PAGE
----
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Opinion
Each Monday, Tommy Tomlinson delivers thoughtful commentary on an important topic in the news. Through these perspectives, he seeks to find common ground that leads to deeper understanding of complex issues and that helps people relate to what others are feeling, even if they don’t agree.

On My Mind: A Friend In China, And A Look At Our Future

Tommy Tomlinson

Today, we look into the future. About nine weeks into the future.

Our friend Ching-Ching Ni lives in Beijing, where she’s the editor for the Chinese website of The New York Times. Beijing is about 700 miles north of Wuhan, where the coronavirus was first detected.

Ching-Ching, her husband and their two daughters have been on lockdown since late January. They thought the quarantine would last a week. Now it has been almost nine weeks, although like here, people have been able to leave their homes for essentials like food or medicine.

I emailed Ching-Ching for some thoughts on what life has been like there.

“Everything was hard in the beginning,” she said. “We were not prepared at all, not just for the long haul, but for our immediate needs, like extra food and masks. … The bigger challenge was mental, how to sort out what was really going on, when and how this was going to end. And holding it together for the family, so the kids don’t think the sky is falling.”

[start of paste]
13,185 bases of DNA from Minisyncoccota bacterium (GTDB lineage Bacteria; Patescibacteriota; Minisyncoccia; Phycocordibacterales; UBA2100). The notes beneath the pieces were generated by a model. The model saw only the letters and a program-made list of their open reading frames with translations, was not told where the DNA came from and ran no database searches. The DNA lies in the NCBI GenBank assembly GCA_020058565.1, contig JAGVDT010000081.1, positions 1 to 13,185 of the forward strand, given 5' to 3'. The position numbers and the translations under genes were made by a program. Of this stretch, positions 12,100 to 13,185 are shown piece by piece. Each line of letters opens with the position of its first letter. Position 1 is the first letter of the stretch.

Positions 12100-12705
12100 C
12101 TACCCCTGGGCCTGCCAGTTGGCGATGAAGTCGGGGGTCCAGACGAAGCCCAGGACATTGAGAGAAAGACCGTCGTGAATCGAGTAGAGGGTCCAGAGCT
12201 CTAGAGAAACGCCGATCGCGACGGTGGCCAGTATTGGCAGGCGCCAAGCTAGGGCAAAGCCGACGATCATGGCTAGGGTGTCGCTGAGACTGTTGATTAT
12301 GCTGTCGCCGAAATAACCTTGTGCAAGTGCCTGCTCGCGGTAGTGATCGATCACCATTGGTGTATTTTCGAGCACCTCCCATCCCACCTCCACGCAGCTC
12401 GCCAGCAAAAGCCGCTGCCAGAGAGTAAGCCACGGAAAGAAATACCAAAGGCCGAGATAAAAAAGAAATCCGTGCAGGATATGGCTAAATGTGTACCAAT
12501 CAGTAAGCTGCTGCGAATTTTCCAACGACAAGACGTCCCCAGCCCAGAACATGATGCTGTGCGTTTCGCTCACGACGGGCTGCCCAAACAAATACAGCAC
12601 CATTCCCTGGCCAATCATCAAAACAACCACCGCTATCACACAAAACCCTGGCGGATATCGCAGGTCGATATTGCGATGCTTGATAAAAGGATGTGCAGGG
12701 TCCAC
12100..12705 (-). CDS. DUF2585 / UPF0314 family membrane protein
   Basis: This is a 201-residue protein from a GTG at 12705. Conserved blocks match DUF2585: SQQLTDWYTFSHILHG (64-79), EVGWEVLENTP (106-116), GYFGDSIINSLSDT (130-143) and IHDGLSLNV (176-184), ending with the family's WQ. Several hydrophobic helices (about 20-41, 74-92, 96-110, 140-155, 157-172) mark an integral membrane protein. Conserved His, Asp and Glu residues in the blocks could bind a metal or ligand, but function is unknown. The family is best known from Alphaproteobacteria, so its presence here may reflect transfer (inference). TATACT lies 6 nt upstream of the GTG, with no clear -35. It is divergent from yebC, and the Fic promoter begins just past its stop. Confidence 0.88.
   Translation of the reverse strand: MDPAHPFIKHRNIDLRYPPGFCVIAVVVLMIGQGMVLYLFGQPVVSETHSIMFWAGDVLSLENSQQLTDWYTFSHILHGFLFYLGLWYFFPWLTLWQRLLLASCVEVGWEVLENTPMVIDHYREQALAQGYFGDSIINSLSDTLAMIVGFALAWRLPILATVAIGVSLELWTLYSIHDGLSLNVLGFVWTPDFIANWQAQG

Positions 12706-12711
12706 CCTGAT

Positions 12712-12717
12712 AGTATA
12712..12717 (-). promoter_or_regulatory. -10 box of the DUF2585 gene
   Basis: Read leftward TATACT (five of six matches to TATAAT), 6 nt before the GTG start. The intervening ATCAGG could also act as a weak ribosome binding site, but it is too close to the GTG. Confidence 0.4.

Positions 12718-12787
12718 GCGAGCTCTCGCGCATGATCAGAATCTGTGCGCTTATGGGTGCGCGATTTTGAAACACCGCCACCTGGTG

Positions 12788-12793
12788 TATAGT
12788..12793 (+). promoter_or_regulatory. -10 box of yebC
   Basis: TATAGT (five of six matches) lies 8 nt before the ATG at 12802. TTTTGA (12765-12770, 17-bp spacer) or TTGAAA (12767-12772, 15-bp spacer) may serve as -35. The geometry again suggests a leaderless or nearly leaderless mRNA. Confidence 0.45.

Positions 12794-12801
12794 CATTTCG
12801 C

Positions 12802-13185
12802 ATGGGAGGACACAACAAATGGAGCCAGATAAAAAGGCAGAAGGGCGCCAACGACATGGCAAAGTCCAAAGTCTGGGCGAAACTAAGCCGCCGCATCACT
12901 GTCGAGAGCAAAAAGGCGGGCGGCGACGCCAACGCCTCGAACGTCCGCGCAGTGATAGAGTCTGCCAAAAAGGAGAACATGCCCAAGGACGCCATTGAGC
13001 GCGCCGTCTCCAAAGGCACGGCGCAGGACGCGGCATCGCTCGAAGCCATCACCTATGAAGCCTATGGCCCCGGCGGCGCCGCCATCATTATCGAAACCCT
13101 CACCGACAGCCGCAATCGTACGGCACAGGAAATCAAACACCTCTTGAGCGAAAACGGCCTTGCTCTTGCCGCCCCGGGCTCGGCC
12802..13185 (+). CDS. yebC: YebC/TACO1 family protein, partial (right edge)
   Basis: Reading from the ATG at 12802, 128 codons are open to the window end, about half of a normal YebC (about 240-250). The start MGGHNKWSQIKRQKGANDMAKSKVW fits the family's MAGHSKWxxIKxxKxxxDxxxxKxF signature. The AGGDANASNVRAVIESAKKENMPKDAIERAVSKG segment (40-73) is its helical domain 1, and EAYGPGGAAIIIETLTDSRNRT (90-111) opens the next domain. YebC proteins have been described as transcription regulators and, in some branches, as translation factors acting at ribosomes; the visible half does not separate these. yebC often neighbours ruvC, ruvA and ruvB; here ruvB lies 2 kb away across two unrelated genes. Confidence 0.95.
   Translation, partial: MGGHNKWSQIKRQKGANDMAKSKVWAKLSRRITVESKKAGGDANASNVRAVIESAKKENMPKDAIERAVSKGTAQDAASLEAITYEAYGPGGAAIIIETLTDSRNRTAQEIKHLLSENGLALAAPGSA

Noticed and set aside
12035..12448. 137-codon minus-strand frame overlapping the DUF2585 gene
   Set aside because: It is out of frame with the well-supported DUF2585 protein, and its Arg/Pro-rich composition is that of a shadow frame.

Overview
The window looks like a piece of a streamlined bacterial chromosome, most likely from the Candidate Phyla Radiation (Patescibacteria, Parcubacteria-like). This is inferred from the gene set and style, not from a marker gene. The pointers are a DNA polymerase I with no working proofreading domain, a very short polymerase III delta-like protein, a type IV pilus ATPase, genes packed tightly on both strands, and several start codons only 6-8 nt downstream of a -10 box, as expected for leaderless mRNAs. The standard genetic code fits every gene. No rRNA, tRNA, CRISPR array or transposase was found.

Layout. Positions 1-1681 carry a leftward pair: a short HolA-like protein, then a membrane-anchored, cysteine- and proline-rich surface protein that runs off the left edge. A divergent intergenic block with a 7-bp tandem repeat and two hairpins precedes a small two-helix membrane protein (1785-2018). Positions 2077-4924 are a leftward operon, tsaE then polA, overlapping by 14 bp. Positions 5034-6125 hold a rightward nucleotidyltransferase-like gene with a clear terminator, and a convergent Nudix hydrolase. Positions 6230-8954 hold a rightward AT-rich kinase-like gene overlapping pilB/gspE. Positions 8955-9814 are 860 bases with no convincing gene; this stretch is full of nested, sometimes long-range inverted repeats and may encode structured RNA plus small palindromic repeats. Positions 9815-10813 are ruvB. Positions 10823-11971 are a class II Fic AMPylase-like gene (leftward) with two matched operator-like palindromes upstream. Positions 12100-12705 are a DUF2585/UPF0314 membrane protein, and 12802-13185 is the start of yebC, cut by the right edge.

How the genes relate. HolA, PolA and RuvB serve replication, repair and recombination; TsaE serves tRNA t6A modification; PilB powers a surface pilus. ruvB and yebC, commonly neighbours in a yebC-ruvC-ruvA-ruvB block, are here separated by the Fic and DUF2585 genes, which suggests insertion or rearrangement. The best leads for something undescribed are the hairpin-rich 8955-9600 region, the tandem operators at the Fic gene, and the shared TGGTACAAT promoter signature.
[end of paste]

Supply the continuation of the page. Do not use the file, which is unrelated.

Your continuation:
Ching-Ching’s Facebook and Instagram feeds show how her family has found ways to cope. Her daughters made a tent out of bedroom sheets. Her husband tried out some new recipes. The four of them celebrated the Chinese New Year, taking a family portrait in masks.

“We definitely went through various stages of denial and anger,” she said. “But once we resolved to accept our new reality, and make the most of a bad situation, we realized how we are able to stay home as a family, and create quality time together.” 

China’s authoritarian government has powers the United States government doesn’t. People have been more inclined to stay home and obey government orders. For that reason, and probably others, the number of cases per capita in China is lower than many other countries, including the U.S.

But the virus has still killed more than 3,000 people in China, part of the nearly 24,000 deaths worldwide.

Chinese officials are worried about a second wave of the virus. But for now, the number of new cases has dwindled – China, for the time being, has flattened the curve.

As a result, parts of the country are easing some restrictions. A few days ago, Ching-Ching went outside for the first time since the quarantine started. Kids were playing jump-rope. Couples were out on dates. It looked almost like normal, except that everyone was wearing masks.

I asked her what she wishes she had known before all this started, and what advice she would give us, nine weeks behind her.

“We had no advanced warning. So we had to make it up as we went,” she said. “Given what I know now, I would always prepare extra food, masks, emergency medicines and an exit strategy. Don’t wait for things to get worse before protecting yourself. The virus is something you can’t see. There is still so much we don’t know about it.  Don’t assume anything.”

Tommy Tomlinson’s On My Mind column normally runs every Monday on WFAE and WFAE.org. It represents his opinion, not the opinion of WFAE. You can respond to this column in the comments section below. You can also email Tommy at ttomlinson@wfae.org.

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